How to compensate for shortage of key ADHD drug

There’s a national shortage of Adderall, but UW Medicine psychologist Maggie Sibley thinks that people who rely on the prescription drug to treat attention-deficit hyperactivity disorder can compensate in a number of ways. 

“The first thing they should do is talk to their doctor, because ADHD is kind of a personalized-care model,” said Sibley, an associate professor in the Department of Psychiatry and Behavioral Sciences. “There's a lot of options out there, but what works for whom depends on several factors about you, about your biology, about your lifestyle.” 

The shortage is due to surging demand and manufacturing delays, and has left some patients vulnerable to withdrawal symptoms. The U.S. Food and Drug Administration says the drug could be hard to find until the new year. The shortage mostly affects adults, but some children also rely on Adderall to calm ADHD, Sibley said.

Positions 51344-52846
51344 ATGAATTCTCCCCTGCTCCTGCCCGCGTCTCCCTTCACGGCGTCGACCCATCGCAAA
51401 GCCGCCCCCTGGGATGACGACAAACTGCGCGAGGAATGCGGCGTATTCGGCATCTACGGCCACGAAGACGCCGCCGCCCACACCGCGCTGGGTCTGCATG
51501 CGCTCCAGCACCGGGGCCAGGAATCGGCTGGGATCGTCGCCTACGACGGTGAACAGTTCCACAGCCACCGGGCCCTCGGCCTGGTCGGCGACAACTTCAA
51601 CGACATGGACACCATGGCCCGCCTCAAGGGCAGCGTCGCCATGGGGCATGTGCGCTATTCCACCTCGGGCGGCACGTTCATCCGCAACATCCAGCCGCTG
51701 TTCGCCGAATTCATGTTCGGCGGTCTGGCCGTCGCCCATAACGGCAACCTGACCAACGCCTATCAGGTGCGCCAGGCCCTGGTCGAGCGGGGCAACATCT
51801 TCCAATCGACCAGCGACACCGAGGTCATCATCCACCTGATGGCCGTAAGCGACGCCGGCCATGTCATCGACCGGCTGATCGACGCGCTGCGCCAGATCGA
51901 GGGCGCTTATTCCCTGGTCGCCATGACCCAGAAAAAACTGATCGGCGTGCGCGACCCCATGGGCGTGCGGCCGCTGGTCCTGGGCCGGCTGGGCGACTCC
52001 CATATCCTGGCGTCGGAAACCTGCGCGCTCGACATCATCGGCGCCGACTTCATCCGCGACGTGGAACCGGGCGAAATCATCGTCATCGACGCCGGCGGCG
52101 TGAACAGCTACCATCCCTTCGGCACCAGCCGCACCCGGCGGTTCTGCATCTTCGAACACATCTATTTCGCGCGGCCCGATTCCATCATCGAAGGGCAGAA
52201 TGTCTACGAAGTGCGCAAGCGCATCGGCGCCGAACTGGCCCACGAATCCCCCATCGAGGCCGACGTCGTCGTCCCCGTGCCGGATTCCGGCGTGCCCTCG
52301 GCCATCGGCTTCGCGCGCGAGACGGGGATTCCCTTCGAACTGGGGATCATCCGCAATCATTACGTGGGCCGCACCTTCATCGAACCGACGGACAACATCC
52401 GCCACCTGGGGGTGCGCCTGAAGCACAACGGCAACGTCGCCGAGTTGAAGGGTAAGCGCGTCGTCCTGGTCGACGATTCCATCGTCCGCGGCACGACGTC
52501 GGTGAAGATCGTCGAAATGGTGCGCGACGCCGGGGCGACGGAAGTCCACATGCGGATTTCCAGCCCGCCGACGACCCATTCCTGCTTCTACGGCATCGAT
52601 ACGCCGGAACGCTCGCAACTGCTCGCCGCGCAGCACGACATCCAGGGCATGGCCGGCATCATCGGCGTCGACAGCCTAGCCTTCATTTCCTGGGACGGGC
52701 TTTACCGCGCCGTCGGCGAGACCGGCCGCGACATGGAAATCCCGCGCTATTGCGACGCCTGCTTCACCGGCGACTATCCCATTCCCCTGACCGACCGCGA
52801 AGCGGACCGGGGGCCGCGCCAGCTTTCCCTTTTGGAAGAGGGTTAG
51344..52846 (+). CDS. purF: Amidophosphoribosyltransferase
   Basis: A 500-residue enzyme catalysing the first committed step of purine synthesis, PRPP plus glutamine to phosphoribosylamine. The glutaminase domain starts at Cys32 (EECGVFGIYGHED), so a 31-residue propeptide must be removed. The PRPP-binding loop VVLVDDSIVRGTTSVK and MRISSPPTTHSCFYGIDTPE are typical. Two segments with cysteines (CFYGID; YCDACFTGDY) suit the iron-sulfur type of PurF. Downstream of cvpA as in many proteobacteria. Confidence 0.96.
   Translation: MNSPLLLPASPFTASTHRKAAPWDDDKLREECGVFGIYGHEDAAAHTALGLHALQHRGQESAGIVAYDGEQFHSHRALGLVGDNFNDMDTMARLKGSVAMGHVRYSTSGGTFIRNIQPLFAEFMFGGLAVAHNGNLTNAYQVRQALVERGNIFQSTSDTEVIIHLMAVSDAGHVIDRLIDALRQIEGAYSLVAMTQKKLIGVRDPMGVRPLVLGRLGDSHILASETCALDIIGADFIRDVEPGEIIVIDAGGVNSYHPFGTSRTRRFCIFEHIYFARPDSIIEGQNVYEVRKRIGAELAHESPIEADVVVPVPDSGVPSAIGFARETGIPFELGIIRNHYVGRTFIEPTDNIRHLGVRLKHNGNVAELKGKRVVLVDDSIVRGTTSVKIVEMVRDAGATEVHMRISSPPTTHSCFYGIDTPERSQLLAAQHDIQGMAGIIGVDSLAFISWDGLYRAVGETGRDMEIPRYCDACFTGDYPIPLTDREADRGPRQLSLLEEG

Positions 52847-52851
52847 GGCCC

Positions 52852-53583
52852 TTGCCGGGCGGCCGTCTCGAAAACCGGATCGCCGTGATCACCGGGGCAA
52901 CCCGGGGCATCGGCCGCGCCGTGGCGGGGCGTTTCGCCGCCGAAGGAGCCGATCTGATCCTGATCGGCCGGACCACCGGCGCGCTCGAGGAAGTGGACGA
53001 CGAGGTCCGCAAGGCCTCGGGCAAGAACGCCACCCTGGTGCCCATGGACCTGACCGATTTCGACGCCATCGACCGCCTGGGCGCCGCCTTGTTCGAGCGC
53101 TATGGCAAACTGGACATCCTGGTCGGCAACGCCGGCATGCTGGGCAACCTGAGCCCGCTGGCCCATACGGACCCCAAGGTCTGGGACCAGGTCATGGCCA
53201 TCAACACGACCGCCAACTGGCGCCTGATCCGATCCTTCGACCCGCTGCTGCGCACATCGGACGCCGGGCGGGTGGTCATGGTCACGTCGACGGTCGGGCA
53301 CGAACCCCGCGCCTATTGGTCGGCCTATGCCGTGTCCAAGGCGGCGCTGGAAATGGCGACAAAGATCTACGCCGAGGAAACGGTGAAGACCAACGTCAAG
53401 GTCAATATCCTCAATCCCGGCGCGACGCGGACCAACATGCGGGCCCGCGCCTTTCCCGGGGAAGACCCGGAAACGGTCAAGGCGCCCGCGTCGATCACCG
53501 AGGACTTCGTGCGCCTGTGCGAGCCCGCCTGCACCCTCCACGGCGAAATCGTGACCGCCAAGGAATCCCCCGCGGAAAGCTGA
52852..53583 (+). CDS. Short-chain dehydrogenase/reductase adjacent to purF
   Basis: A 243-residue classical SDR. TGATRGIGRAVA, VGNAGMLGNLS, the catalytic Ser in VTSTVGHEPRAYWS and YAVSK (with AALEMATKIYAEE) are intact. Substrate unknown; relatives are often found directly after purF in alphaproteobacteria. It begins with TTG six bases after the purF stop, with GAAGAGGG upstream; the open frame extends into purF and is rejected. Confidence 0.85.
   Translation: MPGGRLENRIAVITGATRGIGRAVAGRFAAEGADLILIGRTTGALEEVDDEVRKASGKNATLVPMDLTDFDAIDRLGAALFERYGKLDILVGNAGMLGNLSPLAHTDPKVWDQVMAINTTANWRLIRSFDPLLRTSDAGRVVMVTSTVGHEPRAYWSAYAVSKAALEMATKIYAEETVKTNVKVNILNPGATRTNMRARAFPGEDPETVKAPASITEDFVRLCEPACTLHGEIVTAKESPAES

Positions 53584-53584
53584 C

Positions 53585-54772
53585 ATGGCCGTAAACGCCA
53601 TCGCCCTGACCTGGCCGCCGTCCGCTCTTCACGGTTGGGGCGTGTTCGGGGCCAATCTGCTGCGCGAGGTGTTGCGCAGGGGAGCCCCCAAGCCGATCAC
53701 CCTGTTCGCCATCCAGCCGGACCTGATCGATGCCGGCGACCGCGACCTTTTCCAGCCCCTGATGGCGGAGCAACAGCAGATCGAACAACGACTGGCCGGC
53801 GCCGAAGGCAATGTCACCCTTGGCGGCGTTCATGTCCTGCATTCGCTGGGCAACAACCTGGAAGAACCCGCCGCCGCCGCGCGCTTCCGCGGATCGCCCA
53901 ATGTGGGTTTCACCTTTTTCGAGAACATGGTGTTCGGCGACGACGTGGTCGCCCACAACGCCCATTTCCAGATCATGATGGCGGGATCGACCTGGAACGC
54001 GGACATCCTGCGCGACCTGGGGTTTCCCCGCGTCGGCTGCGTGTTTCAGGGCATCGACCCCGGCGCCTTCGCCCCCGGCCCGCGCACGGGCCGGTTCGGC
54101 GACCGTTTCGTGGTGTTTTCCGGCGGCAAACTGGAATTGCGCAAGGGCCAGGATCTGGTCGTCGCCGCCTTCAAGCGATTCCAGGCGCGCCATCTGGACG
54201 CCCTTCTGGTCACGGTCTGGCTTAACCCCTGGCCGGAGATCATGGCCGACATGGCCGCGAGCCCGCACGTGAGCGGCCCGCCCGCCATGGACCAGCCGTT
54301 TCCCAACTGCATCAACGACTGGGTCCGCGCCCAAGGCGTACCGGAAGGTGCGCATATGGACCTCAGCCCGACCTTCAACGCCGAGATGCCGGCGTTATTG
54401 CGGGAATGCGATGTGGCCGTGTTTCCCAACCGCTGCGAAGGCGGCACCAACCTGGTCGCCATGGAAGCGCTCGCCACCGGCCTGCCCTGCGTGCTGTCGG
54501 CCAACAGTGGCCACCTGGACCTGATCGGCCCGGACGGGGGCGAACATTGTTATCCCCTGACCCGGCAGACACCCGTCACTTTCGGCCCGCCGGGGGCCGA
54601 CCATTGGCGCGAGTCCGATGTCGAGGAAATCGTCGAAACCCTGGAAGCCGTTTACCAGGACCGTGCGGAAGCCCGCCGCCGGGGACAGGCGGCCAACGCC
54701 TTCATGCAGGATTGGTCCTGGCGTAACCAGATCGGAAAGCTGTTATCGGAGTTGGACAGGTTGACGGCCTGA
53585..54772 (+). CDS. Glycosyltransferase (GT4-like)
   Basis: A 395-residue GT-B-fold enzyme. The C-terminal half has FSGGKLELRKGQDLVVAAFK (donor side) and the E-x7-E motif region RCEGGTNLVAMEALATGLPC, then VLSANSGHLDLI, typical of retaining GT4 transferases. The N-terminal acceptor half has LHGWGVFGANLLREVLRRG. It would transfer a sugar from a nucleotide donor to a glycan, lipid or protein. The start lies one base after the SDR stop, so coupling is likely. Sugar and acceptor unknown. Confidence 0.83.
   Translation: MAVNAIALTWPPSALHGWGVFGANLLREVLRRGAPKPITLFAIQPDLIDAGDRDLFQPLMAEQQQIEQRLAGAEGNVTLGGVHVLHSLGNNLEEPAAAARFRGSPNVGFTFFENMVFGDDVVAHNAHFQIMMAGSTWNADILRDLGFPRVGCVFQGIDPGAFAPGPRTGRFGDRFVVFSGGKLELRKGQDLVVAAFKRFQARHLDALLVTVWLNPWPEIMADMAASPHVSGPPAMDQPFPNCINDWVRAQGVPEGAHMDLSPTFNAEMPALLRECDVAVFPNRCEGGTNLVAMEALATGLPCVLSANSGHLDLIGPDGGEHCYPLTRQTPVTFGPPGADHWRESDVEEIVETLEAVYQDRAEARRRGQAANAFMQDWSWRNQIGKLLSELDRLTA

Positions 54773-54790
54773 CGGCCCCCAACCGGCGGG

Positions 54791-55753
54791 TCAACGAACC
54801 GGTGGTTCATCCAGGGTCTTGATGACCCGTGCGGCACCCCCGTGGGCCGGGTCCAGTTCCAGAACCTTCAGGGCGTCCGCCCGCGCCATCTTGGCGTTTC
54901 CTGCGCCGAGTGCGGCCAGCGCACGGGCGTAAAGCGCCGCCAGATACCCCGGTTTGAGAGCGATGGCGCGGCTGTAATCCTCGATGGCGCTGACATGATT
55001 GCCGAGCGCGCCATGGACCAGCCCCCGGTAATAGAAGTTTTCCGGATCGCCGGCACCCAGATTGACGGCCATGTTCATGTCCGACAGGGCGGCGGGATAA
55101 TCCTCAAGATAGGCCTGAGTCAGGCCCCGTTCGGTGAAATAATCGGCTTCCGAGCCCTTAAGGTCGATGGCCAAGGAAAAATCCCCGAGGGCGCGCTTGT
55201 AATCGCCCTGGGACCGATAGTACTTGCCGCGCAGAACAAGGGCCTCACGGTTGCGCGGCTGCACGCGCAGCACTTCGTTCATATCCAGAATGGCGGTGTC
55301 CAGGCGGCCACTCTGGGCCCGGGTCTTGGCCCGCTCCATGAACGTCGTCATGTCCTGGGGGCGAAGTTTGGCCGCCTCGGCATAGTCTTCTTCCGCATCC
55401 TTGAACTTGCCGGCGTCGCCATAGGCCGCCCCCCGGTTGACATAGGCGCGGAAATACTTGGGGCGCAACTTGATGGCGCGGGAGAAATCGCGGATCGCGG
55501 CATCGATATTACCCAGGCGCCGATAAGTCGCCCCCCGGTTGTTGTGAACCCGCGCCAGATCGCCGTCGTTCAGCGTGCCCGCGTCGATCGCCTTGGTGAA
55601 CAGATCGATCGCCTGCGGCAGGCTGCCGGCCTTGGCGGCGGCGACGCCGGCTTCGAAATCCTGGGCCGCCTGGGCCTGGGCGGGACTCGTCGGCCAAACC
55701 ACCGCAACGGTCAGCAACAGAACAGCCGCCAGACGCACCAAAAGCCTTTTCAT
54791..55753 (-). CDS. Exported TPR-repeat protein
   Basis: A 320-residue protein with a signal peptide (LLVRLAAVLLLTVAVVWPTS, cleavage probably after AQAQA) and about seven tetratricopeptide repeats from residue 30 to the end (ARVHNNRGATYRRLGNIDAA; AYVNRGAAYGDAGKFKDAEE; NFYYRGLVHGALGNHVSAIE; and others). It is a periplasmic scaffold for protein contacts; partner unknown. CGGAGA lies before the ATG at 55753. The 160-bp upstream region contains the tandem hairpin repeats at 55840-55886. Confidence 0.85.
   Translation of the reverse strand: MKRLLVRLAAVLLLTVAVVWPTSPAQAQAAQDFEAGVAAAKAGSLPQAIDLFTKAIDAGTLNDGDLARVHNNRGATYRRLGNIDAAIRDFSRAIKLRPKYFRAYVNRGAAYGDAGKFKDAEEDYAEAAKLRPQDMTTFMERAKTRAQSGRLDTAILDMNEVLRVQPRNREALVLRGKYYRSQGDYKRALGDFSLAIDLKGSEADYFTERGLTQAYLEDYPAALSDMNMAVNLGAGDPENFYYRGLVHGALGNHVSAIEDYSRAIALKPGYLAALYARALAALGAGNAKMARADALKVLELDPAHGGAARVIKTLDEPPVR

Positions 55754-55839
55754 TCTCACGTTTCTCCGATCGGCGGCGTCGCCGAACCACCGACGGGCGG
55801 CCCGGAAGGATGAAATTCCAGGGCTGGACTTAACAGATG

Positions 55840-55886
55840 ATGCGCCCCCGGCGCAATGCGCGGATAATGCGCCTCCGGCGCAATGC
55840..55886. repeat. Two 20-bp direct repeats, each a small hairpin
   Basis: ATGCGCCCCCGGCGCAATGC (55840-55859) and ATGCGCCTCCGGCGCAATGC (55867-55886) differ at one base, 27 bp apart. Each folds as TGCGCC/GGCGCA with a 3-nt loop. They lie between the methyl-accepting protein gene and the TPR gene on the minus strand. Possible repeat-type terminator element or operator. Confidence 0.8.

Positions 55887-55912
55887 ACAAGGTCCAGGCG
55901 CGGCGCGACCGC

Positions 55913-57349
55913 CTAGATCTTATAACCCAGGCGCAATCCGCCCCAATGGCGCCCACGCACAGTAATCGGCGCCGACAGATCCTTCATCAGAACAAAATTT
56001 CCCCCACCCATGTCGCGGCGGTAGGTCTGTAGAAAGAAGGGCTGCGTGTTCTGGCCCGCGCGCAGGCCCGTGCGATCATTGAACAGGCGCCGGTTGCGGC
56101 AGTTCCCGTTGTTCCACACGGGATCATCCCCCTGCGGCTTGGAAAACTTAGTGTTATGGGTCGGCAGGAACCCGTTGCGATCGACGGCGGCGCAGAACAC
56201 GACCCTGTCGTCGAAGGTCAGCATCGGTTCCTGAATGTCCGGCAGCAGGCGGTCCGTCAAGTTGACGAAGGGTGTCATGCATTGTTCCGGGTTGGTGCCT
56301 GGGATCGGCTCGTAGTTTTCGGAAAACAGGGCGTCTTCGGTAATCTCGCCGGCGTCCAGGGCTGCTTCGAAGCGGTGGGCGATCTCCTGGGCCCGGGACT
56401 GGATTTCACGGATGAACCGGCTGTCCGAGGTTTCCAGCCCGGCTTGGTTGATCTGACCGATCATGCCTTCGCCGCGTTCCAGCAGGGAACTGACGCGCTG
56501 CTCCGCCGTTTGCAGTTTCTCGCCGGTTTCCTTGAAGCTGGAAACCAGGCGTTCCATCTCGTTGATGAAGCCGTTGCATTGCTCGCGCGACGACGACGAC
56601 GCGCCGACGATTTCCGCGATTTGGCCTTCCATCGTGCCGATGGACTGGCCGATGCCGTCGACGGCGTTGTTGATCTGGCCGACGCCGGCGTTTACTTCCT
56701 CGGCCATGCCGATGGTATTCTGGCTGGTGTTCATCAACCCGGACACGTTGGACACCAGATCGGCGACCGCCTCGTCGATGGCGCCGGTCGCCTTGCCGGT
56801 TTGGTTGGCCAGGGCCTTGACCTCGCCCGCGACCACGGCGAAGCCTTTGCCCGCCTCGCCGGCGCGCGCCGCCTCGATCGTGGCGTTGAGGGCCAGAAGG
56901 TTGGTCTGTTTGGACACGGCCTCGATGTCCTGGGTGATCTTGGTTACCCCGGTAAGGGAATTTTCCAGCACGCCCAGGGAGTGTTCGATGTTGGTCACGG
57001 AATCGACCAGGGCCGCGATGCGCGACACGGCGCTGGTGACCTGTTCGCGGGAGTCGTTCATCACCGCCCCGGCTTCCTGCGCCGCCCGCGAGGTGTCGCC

“I think that the treatment in the field of ADHD is greatly shifting right now and we need to be attentive to the different factors that are influencing that,” she said. “And we've got some important questions to ask ourselves about what is the definition of this disorder and who do we think qualifies for treatment for this disorder? I think those are big-picture questions for the field that are relevant in this situation, as well.” 

In broadcast-ready soundbites, Sibley describes the uses of Adderall, the reasons behind the problem and how patients might compensate during the shortage.  

Image credit: Tony Webster via Wikimedia Creative Commons (cropped to fit page).

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